Josh Byrnes, after less than a year in San Diego, has been promoted to GM by his old boss from Arizona.
Josh Byrnes has had a busy last year-and-a-half. He was let go as the general manager of the Arizona Diamondbacks in July 2010. The new owner of the team, Ken Kendrick, wanted to install his own manager and GM, and the D'backs were 12½ games out of first place at the time. He was subsequently hired by the Padres after the season, who not coincidentally had Jeff Moorad, former D'backs managing partner and Byrnes' old boss as the CEO, to fill the role of Vice President of Baseball Operations.
Considering Moorad's Diamondbacks had signed Byrnes to an eight-year extension in 2008, this reunion was high on the list of most predictable offseason moves. Now, less than a year after his hiring with the Padres, he's the team's new GM, replacing the departed Jed Hoyer.
The Padres had a clear plan under Hoyer (as well as assistant GM Jason McLeod, who also went to the Cubs with Hoyer) to develop the farm system and complement those players with low-cost free agents. This is a necessity in San Diego, given that they require one of the league's lowest payrolls while Moorad and company finish paying off the team. That necessity still exists, but, unlike Hoyer, whose first GM job was with the Padres, Byrnes has a history as a GM that we can look at to see if he's up to the task.
Byrnes got his start back in 1994 with the Cleveland Indians, an organization that thrived in the 90s due to a strong player development core that produced the likes of Jim Thome, Manny Ramirez, and Bartolo Colon. As this was his first baseball job, he started as an intern and moved into scouting, and finally to the position of scouting director in 1998. His next gig came in 1999, when Dan O'Dowd, who was also with the Indians, became GM of the Rockies, and took Byrnes with him to be the assistant. He stuck in that position for two years until moving on to the Red Sox to be Theo Epstein's assistant GM through the 2005 season.
All three of those organizations showed a commitment to building through young talent, even if there were occasional mishaps, such as when the Rockies signed Mike Hampton and Denny Neagle to long-term, expensive contracts. Byrnes' background in scouting and as a scouting director also gives him credit in this area, as he would know first hand that developing an in-house product is important.
With the D'backs, Byrnes had something of a mixed record. The team made the playoffs once in the five years he was in charge, and finished under .500 three of the other four seasons. There is evidence to suggest he didn't have complete control of his own team, as Moorad personally negotiated a three-year, $30 million contract extension with a no-trade clause with Eric Byrnes (no relation), not long after Josh Byrnes had stated the team had no plans to re-sign him. This deal eventually made trading top prospect Carlos Quentin, an outfielder now blocked by Byrnes, something of a necessity, and the Diamondbacks received Chris Carter in return for him from the White Sox.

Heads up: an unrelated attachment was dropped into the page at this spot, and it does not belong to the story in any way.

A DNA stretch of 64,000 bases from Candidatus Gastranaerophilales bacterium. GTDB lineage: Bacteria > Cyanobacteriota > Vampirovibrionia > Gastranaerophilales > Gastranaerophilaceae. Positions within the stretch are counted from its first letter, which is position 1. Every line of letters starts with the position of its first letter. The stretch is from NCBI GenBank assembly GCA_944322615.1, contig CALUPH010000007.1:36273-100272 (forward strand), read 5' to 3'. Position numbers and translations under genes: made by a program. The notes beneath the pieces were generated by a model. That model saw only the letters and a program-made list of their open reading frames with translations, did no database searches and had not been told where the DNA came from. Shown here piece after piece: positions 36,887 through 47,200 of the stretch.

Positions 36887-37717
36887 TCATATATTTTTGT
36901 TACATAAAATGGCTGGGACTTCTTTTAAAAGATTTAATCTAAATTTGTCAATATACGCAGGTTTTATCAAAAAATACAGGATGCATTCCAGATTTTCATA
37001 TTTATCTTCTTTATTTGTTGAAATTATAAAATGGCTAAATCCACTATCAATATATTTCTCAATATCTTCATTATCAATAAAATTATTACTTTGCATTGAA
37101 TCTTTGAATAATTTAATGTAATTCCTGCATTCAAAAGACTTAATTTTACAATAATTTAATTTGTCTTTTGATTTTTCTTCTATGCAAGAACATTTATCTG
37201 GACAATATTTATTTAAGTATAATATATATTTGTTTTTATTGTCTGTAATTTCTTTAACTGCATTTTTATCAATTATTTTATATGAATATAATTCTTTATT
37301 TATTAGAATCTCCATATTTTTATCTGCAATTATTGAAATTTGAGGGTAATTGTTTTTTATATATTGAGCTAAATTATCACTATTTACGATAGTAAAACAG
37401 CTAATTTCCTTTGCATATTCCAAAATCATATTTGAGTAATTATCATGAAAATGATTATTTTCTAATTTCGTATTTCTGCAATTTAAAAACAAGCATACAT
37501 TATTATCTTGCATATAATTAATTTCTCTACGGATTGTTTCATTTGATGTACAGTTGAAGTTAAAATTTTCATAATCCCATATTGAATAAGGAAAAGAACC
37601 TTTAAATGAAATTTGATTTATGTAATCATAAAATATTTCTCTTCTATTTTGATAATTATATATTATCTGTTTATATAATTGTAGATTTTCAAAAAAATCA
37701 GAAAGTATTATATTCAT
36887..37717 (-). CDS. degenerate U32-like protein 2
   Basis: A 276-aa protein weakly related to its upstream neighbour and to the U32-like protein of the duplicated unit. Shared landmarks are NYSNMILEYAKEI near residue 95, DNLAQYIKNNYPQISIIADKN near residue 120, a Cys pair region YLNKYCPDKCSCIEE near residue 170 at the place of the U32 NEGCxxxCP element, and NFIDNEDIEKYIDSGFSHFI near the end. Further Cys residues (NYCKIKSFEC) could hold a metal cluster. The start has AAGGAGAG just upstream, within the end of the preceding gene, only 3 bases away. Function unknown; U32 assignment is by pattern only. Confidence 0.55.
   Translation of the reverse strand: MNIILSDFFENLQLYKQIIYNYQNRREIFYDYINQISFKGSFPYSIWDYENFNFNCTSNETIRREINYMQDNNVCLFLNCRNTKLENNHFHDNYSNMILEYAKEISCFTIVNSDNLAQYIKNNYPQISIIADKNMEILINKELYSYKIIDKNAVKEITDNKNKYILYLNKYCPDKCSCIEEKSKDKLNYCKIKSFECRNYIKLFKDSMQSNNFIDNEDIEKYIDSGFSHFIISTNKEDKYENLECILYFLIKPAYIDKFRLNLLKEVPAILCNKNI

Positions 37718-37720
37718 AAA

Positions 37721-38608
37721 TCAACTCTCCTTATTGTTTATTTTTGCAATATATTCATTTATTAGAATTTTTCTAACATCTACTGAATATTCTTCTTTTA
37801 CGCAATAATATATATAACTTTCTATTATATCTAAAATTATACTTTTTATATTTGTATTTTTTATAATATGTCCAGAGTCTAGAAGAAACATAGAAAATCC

Before the 2008 season, Byrnes dealt Carlos Gonzalez, Brett Anderson, Carter, Aaron Cunningham, Dana Eveland, and Greg Smith to the Athletics in exchange for Dan Haren. Haren ended up being one of the game's very best starters, and Byrnes even signed him to a team-friendly deal -- one that made Byrnes' temporary successor's trading of him even worse. That's a lot of talent to give up for one pitcher, but given none of those players involved have blossomed into anything as valuable as Haren has -- Carlos Gonzalez is a career .265/.317/.427 hitter on the road in 872 plate appearances, so he's Coors-made more than anything -- it's at least a justifiable move for a team in contention. Given the D'backs had just won the division, they fit the bill at that moment, and the deal would look better if Haren weren't wearing a Halo in Anaheim right now.
Byrnes also dealt Max Scherzer and Daniel Schlereth in a three-team trade that netted them Ian Kennedy and Edwin Jackson. Kennedy has turned out to be as fine of a pitcher as Scherzer, and while Jackson ended up struggling in Arizona, the sentiment of improving the rotation behind Haren by adding two more arms was justifiable.
You might notice a theme here. Byrnes acquired a vast amount of talent through the draft -- players like Anderson and Scherzer -- but he also traded away a significant portion of the minor league talent he both inherited (Quentin, Gonzalez) as well as that of his own selection. In addition to those guys, Byrnes was also GM when Paul Goldschmidt was picked in 2008, Jarrod Parker in 2007, and he also selected Josh Collmenter, who had a surprising 2011 season that helped Arizona win the division once again, so it's not like he traded everything away.
The Padres can't supplement their drafts with high-cost free agents, meaning trades are necessary in addition to calling up their own players. Byrnes has been there before, and while his track record in that regard isn't amazing, it is solid. He's already been in San Diego for a season as well, and has seen what Hoyer and McLeod accomplished. Given both of their histories, it's likely Byrnes will continue the job started by his now twice former co-workers. Assuming Moorad doesn't hire Eric Byrnes to be the team's new assistant GM, anyway.